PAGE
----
Chernobyl’s eerie secret military past
THINK of Chernobyl and just one thing comes to mind - the nuclear power plant meltdown of 1986.
The world's worst nuclear accident belched 400 times more radiation into the air than the Hiroshima bombing, led to the permanent evacuation of 300,000 people, the fencing off of almost 4000 sq kms of land and the death of at least 50 people which could rise to 4000 over time.
But in the highest echelons of the Soviet military, Chernobyl had long been known for something else: an ominous top secret Cold War facility buried deep in the forest just a few kilometres from the notorious power plant.
To the USSR military it was known as the Duga array. To those who discovered its existence in the West it was dubbed the "Russian Woodpecker." A cheery name that belied the fear and mystery that surrounded the facility.
When Chernobyl blew, it wasn't just the city of Pripyat which disappeared off the map; so did the enormous military installation. It became bathed in radioactive dust and was left to rust in the exclusion zone, where it remains to this day.
Not that Duga was on any maps. It was marked, instead, as a children's camp. But there were no kids here. Secret it may have been but come anywhere near it and it was hard to miss.
Built in 1976, from afar it looks like a giant wall towering over the forest. But get closer and it's far more porous - a massive metal lattice work that stands some 50 stories tall and stretches for 500 meters long.
Despite its size, few outside of Chernobyl knew of its existence. Few of the West knew of it either - but then they began to hear it.
From the mid 1970s onwards a strange rapidly repeating interference began to be noticed on some radio frequencies. The incessant tapping was reminiscent of a woodpecker. Now and then, the signal would stray off little used frequencies and interrupt radio stations around the world.
THE RUSSIAN WOODPECKER'S ROLE
Ham radio enthusiasts, as well military experts, deduced the signal was coming from somewhere north of Kiev, now in Ukraine but at the time part of Moscow ruled USSR. The Duga array had successfully given away its own secret location.
Luke Johnson, who took a tour of the Duga for Atlas Obscura magazine, said it wasn't just the west that was picking up the eerie signal from Chernobyl.
"Higher-end Soviet television sets were sold with a special 'woodpecker jamming' device built in. More alarmingly, the mysterious signal began to interfere with emergency frequencies for aircraft," he wrote.
But what exactly was the purpose of the Russian Woodpecker? Speculation in the West was rife with some theories that it could control the weather or even that the huge structure transmitted some kind of mind control power.
Writing in Newsweek, Alexander Nazarayan scoffed at the idea: "Having grown up in the Soviet Union, I am flattered by these nefarious suggestions. We would have, believe me, if we only could, but it was hard enough to keep the grocer's shelves stocked."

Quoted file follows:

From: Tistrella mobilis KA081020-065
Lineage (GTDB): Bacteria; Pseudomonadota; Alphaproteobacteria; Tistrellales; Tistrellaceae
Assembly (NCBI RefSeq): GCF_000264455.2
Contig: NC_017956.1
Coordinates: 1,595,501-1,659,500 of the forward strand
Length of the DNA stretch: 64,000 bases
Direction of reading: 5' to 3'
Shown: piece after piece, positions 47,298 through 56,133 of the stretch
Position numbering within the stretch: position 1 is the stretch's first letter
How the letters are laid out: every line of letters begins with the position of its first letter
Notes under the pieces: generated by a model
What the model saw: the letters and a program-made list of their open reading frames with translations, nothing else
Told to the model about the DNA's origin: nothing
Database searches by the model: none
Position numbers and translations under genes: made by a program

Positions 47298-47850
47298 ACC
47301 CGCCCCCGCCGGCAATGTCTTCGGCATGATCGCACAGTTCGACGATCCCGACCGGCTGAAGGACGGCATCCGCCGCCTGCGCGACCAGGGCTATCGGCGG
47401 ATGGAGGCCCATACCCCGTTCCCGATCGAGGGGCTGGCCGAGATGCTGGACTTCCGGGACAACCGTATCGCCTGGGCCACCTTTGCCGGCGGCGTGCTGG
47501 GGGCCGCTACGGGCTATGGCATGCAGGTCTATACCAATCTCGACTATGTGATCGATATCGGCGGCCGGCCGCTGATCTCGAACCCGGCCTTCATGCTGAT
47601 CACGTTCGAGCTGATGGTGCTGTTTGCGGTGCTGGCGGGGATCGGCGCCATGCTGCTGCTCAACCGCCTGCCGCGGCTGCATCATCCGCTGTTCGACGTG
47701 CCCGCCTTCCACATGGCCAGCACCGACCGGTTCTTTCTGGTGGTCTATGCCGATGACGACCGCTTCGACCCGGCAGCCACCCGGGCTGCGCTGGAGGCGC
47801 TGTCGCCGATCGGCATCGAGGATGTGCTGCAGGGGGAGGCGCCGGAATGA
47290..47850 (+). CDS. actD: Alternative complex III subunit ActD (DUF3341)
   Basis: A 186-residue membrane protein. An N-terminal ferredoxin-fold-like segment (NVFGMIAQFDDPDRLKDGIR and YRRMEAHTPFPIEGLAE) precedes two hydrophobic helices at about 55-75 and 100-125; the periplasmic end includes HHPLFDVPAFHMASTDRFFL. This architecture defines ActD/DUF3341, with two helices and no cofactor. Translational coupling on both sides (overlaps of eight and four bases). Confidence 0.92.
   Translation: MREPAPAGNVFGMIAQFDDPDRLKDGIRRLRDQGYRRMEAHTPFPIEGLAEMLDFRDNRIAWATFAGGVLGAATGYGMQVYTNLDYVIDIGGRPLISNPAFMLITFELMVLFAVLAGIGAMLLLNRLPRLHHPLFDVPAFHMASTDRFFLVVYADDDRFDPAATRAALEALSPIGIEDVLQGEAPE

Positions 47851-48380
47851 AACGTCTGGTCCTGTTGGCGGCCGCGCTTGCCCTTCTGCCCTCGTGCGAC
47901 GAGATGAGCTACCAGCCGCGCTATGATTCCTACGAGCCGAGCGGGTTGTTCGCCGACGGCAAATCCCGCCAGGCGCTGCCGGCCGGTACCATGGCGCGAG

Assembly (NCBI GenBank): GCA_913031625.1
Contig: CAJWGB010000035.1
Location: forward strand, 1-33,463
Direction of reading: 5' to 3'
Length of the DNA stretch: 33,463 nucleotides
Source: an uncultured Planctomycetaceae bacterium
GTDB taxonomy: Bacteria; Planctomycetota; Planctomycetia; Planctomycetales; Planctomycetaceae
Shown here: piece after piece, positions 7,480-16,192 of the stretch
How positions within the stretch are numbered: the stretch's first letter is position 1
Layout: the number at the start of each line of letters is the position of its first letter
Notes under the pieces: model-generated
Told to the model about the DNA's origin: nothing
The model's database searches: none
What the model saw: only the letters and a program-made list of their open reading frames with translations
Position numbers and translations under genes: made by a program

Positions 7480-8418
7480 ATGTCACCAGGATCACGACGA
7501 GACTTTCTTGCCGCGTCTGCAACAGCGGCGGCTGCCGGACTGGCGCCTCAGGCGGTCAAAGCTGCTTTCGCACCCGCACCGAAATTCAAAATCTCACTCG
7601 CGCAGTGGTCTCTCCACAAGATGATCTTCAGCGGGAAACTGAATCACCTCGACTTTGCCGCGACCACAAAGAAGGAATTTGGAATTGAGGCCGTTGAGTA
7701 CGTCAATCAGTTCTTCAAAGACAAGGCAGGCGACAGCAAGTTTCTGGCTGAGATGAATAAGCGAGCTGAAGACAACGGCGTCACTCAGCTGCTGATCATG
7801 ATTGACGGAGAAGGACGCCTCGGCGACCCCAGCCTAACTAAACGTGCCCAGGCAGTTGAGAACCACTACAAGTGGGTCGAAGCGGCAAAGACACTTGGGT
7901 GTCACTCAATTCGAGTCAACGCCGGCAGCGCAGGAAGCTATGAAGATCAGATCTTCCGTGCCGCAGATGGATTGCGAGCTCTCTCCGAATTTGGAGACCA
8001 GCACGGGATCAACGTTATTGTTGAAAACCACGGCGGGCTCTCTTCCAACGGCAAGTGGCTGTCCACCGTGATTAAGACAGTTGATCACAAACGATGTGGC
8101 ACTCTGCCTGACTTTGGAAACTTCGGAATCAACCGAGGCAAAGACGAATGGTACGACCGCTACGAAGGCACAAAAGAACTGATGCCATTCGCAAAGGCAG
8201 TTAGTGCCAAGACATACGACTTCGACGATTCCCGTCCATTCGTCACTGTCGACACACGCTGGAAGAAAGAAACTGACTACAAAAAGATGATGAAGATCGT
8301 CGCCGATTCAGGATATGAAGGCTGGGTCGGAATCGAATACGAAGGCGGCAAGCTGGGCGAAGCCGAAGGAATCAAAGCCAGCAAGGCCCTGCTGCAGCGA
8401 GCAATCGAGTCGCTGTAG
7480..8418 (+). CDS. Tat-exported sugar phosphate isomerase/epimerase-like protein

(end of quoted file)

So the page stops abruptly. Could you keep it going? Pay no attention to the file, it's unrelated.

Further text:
At the time the US and USSR were at the height of the Cold War with thousands of nuclear tipped missiles ready to be launched at a moment's notice.
The Duga's main role was as a huge radar receiver, part of a network of facilities designed to detect the launch of missiles headed towards the USSR.
Traditional radars could only detect movement as far as the horizon. The metal monstrosity south of Pripyat was part of an "over the horizon" radar that would bounce signals off the ionosphere to peek far further around the globe.
Moscow's hope was it would give the country precious extra minutes to take cover if the US actually pushed the big red button.
As the Soviets transmitted the powerful signal, it was picked up as the distinctive interference.
By all accounts, the Russian Woodpecker wasn't a huge success only succeeding in alerting the west to the fact it existed.
But to this day, some believe it had other purposes. If so, all evidence of it has been squirrelled away to Moscow.
THREE MINUTE WARNING
While most visitors to Chernobyl make a beeline for the power station and abandoned town of Pripyat, the Duga array remains off the beaten track.
"During the Cold War, even approaching this spot would have had dire consequences, but today there is just one guard, near a dilapidated guard house with wood smoke rising from the chimney," writes Mr Johnson.
Fading Soviet murals decorate the facility's walls while twisted metal, ejected over time from the lattice work, lie strewn on the ground.
"It looks as if someone had taken a 20-mile stretch of electricity pylons and squashed them into a line the length of a football field," he said.
Masses of discarded computer terminals, that once would have provided the USSR with the three minute warning, now lie broken and battered in the snow.
"While the nuclear reactor remains a nexus of international concern, the Russian Woodpecker stands largely forgotten," said Mr Nazarayan.
"Surrounding structures have been conquered by trees, gravity and rust, but it is humungous from afar and humungous from up close, dwarfing the very idea of perspective,"
When rector 4 exploded, Duga's fate was sealed. Solidly within the exclusion zone, and its effectiveness already being doubted, Moscow evacuated the staff and eventually shut the woodpecker down.
The authorities removed the most sensitive components and documents and effectively left the gates unlocked and let nature takes its course.
To this day modern incarnations of the Chernobyl radar exist, in Russia and elsewhere, constantly scanning over the horizon - but doing so far more subtly than the Duga.
It's thought that the final transmission from the Duga array occurred sometime around the end of the 1980s.
The distinctive tapping sound was last heard sometime around 1989. And with that, the Russian Woodpecker fell silent.